Evolving Onwards: Data Centers in 2021 and Beyond

By: Todd Murren

2020 has been a momentous year. A global health crisis has fundamentally shifted the way we live, work and communicate — perhaps forever. In the wake of social-distancing protocols, digital tools have become a day-to-day mainstay, driving our reliance on networks, data centers and the data that flows through them to an unprecedented level. In just the first few weeks of March 2020, reports observed an 18 percent increase in U.S. in-home data usage compared to the same period in 2019. Average daily data usage rates exceeded 16.6 GB, all by virtue of people connecting to business frameworks, online schooling, streaming applications, and more.

Technology and communications providers have rushed to pivot in recent months, becoming more agile and more capable in order to better serve the rising demands of enterprises and communities. However, the impacts of 2020 are far from over. The developments we’re seeing now are only the initial indications of what is sure to be an accelerated move toward more remote workplaces, online application use and complex IT infrastructures. This begs the question, how are we preparing for ongoing change?

The hybrid data center

Hybrid data centers have continued to gain traction as data mobility, dynamic application usage and distributed IT frameworks demand greater agility, geographic reach, optimized performance and more. Hybrid facilities are data centers that employ virtualization, software-defined networking and cloud connectivity to help distribute enterprise workloads across a variety of physical and cloud-based environments. Because the advantages of private or public clouds and data centers each suit unique use cases, a hybrid facility allows businesses to allocate their workloads flexibly to suit individualized application needs. This has become imperative for business success in recent months as workplace models change.

Now more than ever, companies are granular. As more demands need to be met, more partners, digital platforms and web-based services are being integrated. IT is now far from a one-stop-shop situation. Still, as businesses are being pressured to adapt and remain ahead of change, they’re looking to shift control to maintain simplicity where possible. This means outsourcing. As digital diversification remains strong in the face of new requirements, the hybrid data center is likely to continue gaining popularity for its ability to cost-effectively meet a variety of needs across an array of technological destinations.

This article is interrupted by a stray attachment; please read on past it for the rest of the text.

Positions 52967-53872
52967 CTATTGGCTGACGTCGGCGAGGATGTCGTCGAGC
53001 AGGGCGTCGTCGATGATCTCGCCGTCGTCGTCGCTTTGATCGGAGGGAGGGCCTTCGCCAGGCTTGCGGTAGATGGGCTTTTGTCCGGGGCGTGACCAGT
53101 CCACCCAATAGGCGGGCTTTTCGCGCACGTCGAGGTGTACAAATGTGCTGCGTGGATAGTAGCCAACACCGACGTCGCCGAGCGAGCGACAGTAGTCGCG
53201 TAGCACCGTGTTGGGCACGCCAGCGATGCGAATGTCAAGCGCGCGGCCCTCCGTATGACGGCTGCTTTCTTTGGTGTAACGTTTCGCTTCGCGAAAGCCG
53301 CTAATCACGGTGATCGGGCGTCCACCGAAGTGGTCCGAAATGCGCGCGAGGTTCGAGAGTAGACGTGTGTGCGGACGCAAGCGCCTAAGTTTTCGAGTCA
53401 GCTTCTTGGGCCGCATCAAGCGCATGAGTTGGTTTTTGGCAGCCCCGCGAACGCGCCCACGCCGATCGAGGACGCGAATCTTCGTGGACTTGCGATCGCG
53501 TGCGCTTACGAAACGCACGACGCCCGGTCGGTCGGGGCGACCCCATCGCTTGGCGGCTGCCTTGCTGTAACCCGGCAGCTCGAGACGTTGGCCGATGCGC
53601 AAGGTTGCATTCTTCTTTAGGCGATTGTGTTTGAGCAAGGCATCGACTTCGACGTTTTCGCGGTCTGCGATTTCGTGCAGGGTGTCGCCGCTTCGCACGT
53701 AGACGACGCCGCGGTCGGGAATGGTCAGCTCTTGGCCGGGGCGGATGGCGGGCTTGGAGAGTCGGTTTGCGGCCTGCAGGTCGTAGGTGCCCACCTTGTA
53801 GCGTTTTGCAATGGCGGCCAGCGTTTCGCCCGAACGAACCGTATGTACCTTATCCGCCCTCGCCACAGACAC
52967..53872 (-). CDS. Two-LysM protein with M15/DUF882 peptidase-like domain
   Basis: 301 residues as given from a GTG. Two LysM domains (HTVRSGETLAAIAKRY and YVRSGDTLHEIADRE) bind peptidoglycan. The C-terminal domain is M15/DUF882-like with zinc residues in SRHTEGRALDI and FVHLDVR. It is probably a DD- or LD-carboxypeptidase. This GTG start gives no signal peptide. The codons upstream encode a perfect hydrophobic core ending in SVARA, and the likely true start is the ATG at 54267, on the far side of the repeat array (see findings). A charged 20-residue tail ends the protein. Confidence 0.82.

Colocation: the golden goose?

Increasingly complex enterprise requirements are also directing data center decisions in a much more fundamental way. Today, we see that for many businesses, the choice between managing and maintaining an on-premises data center or outsourcing to a colocation provider is becoming more clear-cut. Data centers must now be able to reliably accomplish more than what many in-house teams can reasonably achieve, and as complexity rises, so does the cost of maintenance. These are just a couple of the factors tipping the scales from a cost-benefit perspective. Overall, in an age when the stakes are higher than ever and a misstep in the data center can spell disaster, more enterprises are looking to leave behind the data center operator role.

Many organizations are finding that housing their privately owned IT in a third-party, Tier III data center, which is maintained by expert teams as a core competency, is an ideal solution. Colocation does more than help enterprises achieve optimized security, reliability and agility when compared to on-premises facilities; it also reduces cost and complexity and allows internal resources to be trained on strategic growth. It’s been predicted that the global colocation market will reach $62.3 billion by 2022 at a compound annual growth rate of 14.6 percent, and we’re likely to see market share continue to exceed these marks.

Keeping it simple

With digital transformations being accelerated, it’s becoming clear that time is a luxury. Today, speed seems to practically rival efficacy when it comes to integrating new IT, which means that simplified plug-and-play data center solutions are in demand. Enterprises can’t afford to deal with 15 network companies and eight data centers in order to figure out what they need. They require a consumer environment that is navigable and accessible so they can get a solution now.

We’re seeing the traditional data center service and site selection process undergoing a shift. Many potential tenants are seeking out third-party technology consultants that broker and streamline the decision-making process, changing the way data center services are sold and consumed. Now, distance is being created between the provider and the tenant, saving the buyer time by allowing them to bypass the process of establishing and selecting from a pool of many prospective operator partners. This means that we may be seeing a departure from high-touch, service-oriented customer approaches, at least when it comes to attracting tenants. While this is a change that may make some data center providers feel ill at ease, it’s all-in service of agility — an indispensable asset in a rapidly evolving world.


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